SVGFontKit (under development)

The Problem

Firefox doesn't yet handle embeded SVG fonts. Despite the fact that it handles text, it does so in a way that sucks. I'm sure they have their reasons like "integration with the rest of the text on the page" but it sucks -- increasing or decreasing the size of text on the page changes the text in the SVG, which makes it look stupid since SVG text is absolutely positioned. This is, hopefully, a temporary hack to solve the problems I'm having. Unlike the other parts of SVGKit, it will only be made as general as I (or user requests) need it to be.


This is a hack to replace all SVG <text> and <tspan> elements that reference an embeded SVG font with references to the font's glyphs properly positioned and spaced. This hack is necesary because Firefox lacks support for SVG Fonts, and currently <text> elements are rendered and sized according to the rest of the web pages's fonts rather than pixel-perfectly anti-aliased as demanded the SVG spec seems to require.

The major motivation for this is to render TeX equations for SVGPlot. TeX's fonts are natively specified using METAFONT, which uses a different way of describing fonts compared to PostScript (and SVG). Rather than giving a mathematical description for the outline, which get filled, METAFONT fonts are actually the stroke of a variable-width pen. Also, different sizes aren't just exact scalings of each other -- a whole program gets run with new parameters to generate new strokes. Computer Modern 5 is smaller then 10, but has more relative spacing between the letters and the same stroke thickness for greater readability.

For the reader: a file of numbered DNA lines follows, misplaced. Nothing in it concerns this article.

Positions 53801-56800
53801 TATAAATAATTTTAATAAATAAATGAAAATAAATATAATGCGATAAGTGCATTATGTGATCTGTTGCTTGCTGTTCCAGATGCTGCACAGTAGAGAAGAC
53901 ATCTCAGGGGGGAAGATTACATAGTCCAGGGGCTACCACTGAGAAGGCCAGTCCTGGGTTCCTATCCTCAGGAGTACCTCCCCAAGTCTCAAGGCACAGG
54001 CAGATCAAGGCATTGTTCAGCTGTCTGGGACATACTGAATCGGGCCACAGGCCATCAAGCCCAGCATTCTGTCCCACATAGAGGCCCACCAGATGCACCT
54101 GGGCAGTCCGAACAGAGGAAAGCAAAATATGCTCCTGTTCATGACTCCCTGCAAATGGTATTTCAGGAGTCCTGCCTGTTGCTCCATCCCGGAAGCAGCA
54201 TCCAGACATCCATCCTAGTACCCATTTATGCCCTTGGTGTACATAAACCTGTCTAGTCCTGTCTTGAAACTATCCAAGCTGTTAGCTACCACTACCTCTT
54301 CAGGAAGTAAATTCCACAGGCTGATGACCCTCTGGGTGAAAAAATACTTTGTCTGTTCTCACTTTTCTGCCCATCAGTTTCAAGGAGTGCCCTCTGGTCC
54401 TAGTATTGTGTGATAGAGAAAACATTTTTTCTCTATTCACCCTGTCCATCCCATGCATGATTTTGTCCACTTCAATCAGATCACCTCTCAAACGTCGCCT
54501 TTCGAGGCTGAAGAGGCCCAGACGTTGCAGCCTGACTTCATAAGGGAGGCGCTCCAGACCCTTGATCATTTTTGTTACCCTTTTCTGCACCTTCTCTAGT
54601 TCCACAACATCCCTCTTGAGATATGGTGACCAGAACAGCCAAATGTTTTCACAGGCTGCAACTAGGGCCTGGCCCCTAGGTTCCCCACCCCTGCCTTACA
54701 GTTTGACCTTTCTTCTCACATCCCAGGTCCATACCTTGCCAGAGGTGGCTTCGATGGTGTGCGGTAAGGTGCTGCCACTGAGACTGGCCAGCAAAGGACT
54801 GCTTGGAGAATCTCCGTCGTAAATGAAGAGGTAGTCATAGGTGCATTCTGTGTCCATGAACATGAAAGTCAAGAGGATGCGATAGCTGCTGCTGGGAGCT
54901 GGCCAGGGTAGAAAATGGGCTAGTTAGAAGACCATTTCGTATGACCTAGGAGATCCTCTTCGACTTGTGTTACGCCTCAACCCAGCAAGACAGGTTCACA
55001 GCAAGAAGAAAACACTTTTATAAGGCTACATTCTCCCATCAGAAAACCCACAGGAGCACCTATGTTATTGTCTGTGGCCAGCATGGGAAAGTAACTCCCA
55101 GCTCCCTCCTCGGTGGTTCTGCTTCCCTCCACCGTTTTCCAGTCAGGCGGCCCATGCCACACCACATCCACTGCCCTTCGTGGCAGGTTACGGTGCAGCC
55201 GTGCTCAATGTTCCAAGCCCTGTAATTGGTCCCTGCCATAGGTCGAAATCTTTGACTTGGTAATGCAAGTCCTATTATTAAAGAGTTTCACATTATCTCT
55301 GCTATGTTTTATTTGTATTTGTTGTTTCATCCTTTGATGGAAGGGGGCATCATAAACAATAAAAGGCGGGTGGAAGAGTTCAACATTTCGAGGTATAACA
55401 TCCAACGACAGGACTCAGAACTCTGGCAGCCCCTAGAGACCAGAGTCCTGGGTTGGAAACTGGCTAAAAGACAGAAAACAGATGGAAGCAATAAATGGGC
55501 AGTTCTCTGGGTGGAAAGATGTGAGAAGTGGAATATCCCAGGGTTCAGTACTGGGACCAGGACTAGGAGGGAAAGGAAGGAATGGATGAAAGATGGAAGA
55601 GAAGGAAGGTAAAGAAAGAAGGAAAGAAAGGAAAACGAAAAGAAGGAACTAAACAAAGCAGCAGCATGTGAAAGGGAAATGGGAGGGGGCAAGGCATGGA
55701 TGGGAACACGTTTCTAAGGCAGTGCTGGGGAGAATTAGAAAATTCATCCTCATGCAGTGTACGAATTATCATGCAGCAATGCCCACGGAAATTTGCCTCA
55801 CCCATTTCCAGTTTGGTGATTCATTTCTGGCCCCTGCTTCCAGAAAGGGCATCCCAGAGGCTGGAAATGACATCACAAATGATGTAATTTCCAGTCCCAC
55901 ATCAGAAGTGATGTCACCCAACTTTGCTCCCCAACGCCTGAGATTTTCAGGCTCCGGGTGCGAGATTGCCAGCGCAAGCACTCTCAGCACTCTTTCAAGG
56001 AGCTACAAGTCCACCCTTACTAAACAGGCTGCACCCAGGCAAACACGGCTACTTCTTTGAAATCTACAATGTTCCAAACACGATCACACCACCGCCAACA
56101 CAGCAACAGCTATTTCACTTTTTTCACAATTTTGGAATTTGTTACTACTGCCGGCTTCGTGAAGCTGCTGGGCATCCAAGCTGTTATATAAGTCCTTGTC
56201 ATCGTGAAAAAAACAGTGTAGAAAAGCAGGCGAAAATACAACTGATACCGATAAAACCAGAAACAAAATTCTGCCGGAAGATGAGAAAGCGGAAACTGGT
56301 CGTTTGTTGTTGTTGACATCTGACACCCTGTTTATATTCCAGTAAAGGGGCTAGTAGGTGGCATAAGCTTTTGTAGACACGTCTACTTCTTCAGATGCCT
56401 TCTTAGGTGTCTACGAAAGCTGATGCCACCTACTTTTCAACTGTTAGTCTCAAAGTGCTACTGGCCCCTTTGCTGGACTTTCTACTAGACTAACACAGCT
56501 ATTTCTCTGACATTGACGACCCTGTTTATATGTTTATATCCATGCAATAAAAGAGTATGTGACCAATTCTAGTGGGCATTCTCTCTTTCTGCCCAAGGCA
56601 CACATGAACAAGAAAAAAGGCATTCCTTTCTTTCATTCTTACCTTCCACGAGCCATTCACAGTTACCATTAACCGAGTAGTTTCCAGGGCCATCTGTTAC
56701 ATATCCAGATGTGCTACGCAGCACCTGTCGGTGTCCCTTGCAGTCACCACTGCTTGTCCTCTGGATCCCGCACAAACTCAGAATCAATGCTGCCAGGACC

Browse Code in SVN Repository

What it does

It's a stand-alone JavaScript that doesn't require SVGKit or MochiKit that:

Things that make this a horrible hack

To steal from the spec:

<?xml version="1.0" standalone="yes"?>
<svg width="400px" height="300px" version="1.1"
  xmlns = 'http://www.w3.org/2000/svg'>

    <font id="Font1" horiz-adv-x="1000">
      <font-face font-family="Super Sans" font-weight="bold" font-style="normal"
          units-per-em="1000" cap-height="600" x-height="400"
          ascent="700" descent="300"
          alphabetic="0" mathematical="350" ideographic="400" hanging="500">
          <font-face-name name="Super Sans Bold"/>

      <missing-glyph><path d="M0,0h200v200h-200z"/></missing-glyph>
      <glyph unicode="!" horiz-adv-x="300"><!-- Outline of exclam. pt. glyph --></glyph>
      <glyph unicode="@"><!-- Outline of @ glyph --></glyph>
      <!-- more glyphs -->

  <text x="100" y="100" 
           style="font-family: 'Super Sans', Helvetica, sans-serif;
                  font-weight: bold; font-style: normal">Text 
    using embedded font</text>



FreeType Glyph Conventions

What Makes Fonts Hard

SVG Font Issues

No hinting (grid-fitting) -- Hinting has to do with aligning a vector outline to a screen or printer's pixels. This can be good or bad, depending on the application. PDF and SVG are supposed to be device-independent, so hinting should't affect the placement of characters. Unfortunately this means that at low resolution, the text might not look as good as it would with hinting.

Font Recomendations